Of course, the planes crashing was just the beginning. We’d watch for days as firefighters and police officers dug through rubble and looked for survivors. We’d flip to news channels and see the president trying to offer condolences. We’d watch as they rebuilt the Pentagon, the headquarters of our country’s unparalleled military might, which now had a gaping hole in the side. We’d be inspired and saddened by the courage and heroism shown by passengers on the planes, by police officers and firefighters at the scene, by everyday New Yorkers walking around with their heads held high. We’d breathe a sigh of relief when things started to be normal again, even though we knew, normal no longer existed.

September 11, 2001 became Generation X and Ys Kennedy Assassination. My parents can still, in startling detail, describe to me where they were and what they were doing when they heard the news. They can tell me how hopeless the country felt after JFK, who many believed would be the man to restore American’s faith in government, was shot down in a motorcade through Dallas. The death of one man in 1963 dealt a heavy blow to a disillusioned America, just as the death of thousands dealt a heavy blow on that September day. The difference is, our disillusionment came after, after there was a call to arms and hints of weapons of mass destruction and an invasion of a country that had nothing to do with the attacks.

Now, eight years later we’re still wondering what happened. Sure, we may know the names of the men who got on those planes with an intent to destroy America, and we may know who the ultimate mastermind is, but there’s still an air of disbelief–a feeling of “how did this happen to us”–that permeates most people’s thinking. And there’s a growing discontent over the war we declared on the entire Arab world before the dust had settled.

I would never advocate the U.S. in any way brought on those attacks. It’s simply not true. That kind of unmitigated violence has no place in modern civilization. The people that died that day and the days after and those men and women who have died overseas fighting a nebulous enemy are heroes to be honored and remembered and thanked for years to come.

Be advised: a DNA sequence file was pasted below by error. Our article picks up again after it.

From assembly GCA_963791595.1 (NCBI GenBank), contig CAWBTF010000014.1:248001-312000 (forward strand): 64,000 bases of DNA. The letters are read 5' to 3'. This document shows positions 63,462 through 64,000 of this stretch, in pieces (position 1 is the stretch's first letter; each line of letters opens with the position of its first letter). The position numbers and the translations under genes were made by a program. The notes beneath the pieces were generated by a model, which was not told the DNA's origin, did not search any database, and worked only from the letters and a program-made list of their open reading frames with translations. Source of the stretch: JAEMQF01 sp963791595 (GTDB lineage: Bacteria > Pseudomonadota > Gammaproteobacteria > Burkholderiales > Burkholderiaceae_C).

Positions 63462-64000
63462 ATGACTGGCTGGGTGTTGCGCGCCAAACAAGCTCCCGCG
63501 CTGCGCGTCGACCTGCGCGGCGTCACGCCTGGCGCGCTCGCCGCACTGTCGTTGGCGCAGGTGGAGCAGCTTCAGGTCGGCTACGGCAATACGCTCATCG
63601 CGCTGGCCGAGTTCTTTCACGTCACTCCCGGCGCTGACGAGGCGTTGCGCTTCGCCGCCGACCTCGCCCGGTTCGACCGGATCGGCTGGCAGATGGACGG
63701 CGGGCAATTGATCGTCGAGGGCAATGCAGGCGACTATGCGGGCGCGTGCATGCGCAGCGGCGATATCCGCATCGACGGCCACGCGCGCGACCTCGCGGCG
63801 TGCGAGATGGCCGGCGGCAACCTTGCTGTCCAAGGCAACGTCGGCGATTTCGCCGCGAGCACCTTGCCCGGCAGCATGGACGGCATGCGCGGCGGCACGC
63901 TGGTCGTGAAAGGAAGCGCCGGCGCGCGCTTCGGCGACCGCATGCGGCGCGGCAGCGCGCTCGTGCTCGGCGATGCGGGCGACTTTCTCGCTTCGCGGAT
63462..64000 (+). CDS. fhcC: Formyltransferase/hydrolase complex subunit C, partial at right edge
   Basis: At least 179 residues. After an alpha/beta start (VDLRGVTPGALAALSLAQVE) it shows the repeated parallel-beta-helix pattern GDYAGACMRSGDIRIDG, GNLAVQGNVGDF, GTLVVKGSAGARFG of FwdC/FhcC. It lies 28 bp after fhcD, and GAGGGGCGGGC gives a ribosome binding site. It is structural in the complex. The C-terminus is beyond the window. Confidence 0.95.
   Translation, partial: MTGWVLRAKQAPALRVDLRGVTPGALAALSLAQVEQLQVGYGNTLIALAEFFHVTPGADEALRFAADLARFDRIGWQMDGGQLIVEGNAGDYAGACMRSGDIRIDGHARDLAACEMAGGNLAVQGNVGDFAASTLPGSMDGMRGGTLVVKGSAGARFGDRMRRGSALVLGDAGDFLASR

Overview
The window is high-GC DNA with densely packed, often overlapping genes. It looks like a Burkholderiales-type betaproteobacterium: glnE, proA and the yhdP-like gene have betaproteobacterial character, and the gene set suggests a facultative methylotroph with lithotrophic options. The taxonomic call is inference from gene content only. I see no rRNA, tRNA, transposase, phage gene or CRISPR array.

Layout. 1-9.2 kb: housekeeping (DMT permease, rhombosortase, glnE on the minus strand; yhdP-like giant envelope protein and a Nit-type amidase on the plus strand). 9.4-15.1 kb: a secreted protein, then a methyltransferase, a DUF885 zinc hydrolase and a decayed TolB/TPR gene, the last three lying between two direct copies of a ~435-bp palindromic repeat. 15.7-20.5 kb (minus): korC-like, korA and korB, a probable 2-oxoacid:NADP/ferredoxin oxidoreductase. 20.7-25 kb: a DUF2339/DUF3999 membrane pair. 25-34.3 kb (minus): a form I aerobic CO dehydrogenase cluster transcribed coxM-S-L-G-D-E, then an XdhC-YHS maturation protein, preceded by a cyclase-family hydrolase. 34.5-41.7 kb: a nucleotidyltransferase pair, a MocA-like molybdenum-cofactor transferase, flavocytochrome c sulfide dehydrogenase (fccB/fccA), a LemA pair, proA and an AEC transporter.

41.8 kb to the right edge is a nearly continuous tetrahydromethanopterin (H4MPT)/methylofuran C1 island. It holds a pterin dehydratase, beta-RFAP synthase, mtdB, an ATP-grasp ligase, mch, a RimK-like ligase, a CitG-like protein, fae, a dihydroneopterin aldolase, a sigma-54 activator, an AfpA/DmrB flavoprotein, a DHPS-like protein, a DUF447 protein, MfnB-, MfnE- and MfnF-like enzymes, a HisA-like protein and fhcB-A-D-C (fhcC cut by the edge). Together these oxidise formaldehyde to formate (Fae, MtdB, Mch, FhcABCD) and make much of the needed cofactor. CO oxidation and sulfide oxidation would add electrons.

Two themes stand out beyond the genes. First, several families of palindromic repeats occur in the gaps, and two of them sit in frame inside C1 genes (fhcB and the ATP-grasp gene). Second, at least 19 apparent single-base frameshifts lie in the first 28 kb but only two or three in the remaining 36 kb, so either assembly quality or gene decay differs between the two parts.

But just as the resulting years of 1960 brought about an era of free love, hippies, drug experimentation and finally, our entry into another nebulous war, so has Sept. 11th brought about eight years of fear and finger-pointing and a mounting death toll. America’s gone off the rails and while we are on our way to correcting course, it will be a long, slow and painful process.

Because the memory of Sept. 11th will be with us forever and one day I’ll tell my children where I was when the towers fell–just as my mom told me where she was when JFK was killed.

It’s an interesting legacy we’re leaving our children. It’s an interesting footprint we’re leaving on history.

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The Maestro of Movies – John Williams & the L.A. Phil

It’s been almost two decades since I sat under the stars and watched John Williams conduct. Nineteen years ago, I was with my parents at Tanglewood, an outdoor venue in Upstate New York where the Boston Pops are artists-in-residence during the summer months. We packed our picnic and set our blanket on the lawn, waiting for John Williams, one of my personal heroes to conduct the Pops in some of his most famous movie scores.

On that night, there was no “Star Wars” on the program and my disappointment was palpable. I had recently rediscovered my love for George Lucas’ space opera and was dying to hear those familiar strains live. Even through three encores, he didn’t play the fanfare or the theme or even the Imperial March. It was a good concert, but I left with my shoulders sagging just a bit.

On Friday, September 4th, I traveled to the Hollywood Bowl (and I mean, traveled. Do you know how much of a pain it is to get there?) to see John Williams conduct once more. This time he would lead the Los Angeles Philharmonic Orchestra in a night of movie music. I was sitting under the stars once more, waiting for the show to begin. A quick glance at the program revealed no planned “Star Wars” music again. I wondered if fate was playing some cruel joke.

My mounting disappointment aside, the program was pretty Williams heavy with the first half consisting entirely of “Harry Potter” music. Some of his most recent work, the “Harry Potter” motifs are quickly becoming as recognizable as the themes to Indiana Jones and Superman. There were quite a few kids in the audience as well and I knew they’d appreciate hearing those tunes.

For the second half, the selections were a mix of his newer and older stuff, along with a salute to some of the older cinema composers. The medley played at the top of the half was accompanied with a clip package shown on the big screens and I was proud to realize there were only three scenes I didn’t recognize. I did, however, recognize all the songs. Williams’ 30+ year collaboration with Steven Spielberg has given us some great themes, most notably “E.T.,” “Jaws,” and “Jurassic Park.” It also has brought out Williams’ jazzy side, which the soundtrack to “Catch Me If You Can.” Bringing out a jazz trio (alto sax, bass and xylophone), Williams showcased a few of the pieces on this soundtrack. It was understated, moody and invoked the 1960s in a second. My favorite part was listening to the bass solo as I always think basses sound almost like they’re talking when played by hand (sans bow). You can almost imagine the conversation, can hear the intonation as the player picks away.